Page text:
Nutrition plays a big role in your pregnancy. Getting enough folate, omega-3 DHA and calcium in your diet can help support your health as well as the development of your growing baby. In this article, we break down why these three nutrients matter—and the foods that include them—so you know what’s best to eat for you and your growing baby.
Folate is a B vitamin that nourishes your baby’s developing nervous system and helps protect against certain birth defects, including spinal cord and brain abnormalities. That’s why it’s especially important to include plenty of folate-rich foods in your diet.
Sources of folate
- Leafy green vegetables, like spinach
- Citrus fruits, like oranges
- Fortified cereals
- Dried beans
Omega-3 DHA is a fatty acid that aids in your baby’s brain and eye development. Because this important nutrient is beneficial for baby before and after they’re born, you’ll find it in many prenatal and breastfeeding supplements. Just make sure that you are getting expert-recommended levels (at least 200 milligrams daily while pregnant or breastfeeding).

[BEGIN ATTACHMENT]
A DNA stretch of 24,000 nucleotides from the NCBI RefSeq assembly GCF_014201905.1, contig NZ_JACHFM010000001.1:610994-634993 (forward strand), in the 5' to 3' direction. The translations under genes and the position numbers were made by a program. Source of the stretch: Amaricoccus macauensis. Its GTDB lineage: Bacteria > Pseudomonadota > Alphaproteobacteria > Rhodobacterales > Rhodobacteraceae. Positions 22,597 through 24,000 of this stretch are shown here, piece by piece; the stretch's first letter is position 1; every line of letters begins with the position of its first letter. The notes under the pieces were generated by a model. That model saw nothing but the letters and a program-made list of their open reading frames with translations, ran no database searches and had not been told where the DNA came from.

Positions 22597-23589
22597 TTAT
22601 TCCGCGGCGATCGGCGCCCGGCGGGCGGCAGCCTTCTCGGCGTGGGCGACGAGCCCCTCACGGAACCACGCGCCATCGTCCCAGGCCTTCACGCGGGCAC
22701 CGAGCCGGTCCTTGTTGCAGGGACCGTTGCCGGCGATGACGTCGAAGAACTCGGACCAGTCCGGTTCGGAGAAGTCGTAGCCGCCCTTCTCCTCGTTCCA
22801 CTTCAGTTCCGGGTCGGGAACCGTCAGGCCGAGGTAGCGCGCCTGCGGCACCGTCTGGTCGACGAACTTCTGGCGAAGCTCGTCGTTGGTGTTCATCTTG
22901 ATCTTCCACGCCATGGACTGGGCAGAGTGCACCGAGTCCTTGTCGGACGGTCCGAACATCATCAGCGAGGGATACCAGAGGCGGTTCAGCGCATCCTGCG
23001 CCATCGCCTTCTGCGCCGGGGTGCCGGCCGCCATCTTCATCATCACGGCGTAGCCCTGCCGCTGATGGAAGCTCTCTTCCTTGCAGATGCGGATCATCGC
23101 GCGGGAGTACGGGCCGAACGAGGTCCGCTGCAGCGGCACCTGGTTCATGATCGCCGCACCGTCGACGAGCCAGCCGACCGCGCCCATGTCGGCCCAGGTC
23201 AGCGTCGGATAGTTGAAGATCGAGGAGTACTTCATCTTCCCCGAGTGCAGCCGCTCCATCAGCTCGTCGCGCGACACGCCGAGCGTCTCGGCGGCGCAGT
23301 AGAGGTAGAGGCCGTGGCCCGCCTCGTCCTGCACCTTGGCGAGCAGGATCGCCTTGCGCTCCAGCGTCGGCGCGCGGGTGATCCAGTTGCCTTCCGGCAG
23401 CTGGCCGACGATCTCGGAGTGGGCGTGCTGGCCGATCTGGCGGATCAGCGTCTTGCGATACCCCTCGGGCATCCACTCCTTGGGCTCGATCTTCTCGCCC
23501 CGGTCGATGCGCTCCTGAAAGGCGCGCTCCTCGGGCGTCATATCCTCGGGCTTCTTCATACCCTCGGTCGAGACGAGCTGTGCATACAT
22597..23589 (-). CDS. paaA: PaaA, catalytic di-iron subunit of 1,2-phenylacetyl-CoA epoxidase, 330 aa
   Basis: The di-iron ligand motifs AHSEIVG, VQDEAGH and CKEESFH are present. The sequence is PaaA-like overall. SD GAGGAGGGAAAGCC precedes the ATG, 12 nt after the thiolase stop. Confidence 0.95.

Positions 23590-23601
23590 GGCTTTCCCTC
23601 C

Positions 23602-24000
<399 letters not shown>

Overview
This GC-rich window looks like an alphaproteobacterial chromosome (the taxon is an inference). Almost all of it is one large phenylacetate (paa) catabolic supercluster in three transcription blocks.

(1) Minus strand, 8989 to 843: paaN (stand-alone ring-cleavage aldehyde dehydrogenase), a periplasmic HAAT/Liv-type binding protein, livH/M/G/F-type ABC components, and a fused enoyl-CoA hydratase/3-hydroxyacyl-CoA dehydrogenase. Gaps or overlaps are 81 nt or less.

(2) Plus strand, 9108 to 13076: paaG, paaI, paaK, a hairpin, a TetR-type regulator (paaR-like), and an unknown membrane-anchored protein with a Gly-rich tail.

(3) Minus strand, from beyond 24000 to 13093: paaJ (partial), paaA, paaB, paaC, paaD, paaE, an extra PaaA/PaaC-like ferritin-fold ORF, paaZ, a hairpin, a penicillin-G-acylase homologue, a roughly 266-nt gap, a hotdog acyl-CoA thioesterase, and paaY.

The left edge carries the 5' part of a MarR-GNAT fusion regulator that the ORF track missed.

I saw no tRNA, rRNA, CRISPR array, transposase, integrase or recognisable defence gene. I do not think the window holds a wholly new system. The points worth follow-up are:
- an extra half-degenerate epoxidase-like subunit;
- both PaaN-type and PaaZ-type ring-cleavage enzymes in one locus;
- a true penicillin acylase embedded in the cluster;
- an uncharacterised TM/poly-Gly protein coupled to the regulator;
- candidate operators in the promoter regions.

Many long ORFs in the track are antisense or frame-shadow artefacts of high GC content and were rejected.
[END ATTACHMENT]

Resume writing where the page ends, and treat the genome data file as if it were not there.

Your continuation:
Sources of DHA
- Cold-water fish, like salmon (choose wild over farmed), trout and sardines
- Fortified foods, like eggs and milk
Just like the milk commercials say, calcium does a body good. It also does a baby good, too. That’s because it supports the development of their precious little bones. But since your baby can only receive calcium from you, it’s especially important to get enough of this key nutrient in your diet. Luckily, foods we love like ice cream and cheese are chalk full of calcium. Just make sure to lean mostly on healthier options (some calcium-rich foods may surprise you!) to support a healthy pregnancy weight.
Sources of calcium
- Dairy products, like milk, cheddar cheese and low-fat yogurt
- Calcium-fortified orange juice
- Green vegetables like broccoli, spinach and kale
- White beans
Even if you eat a healthy diet, you can miss out on key nutrients. Taking a daily prenatal vitamin — ideally starting at least three months before conception can help. Your doctor might also recommend special supplements if you follow a strict diet.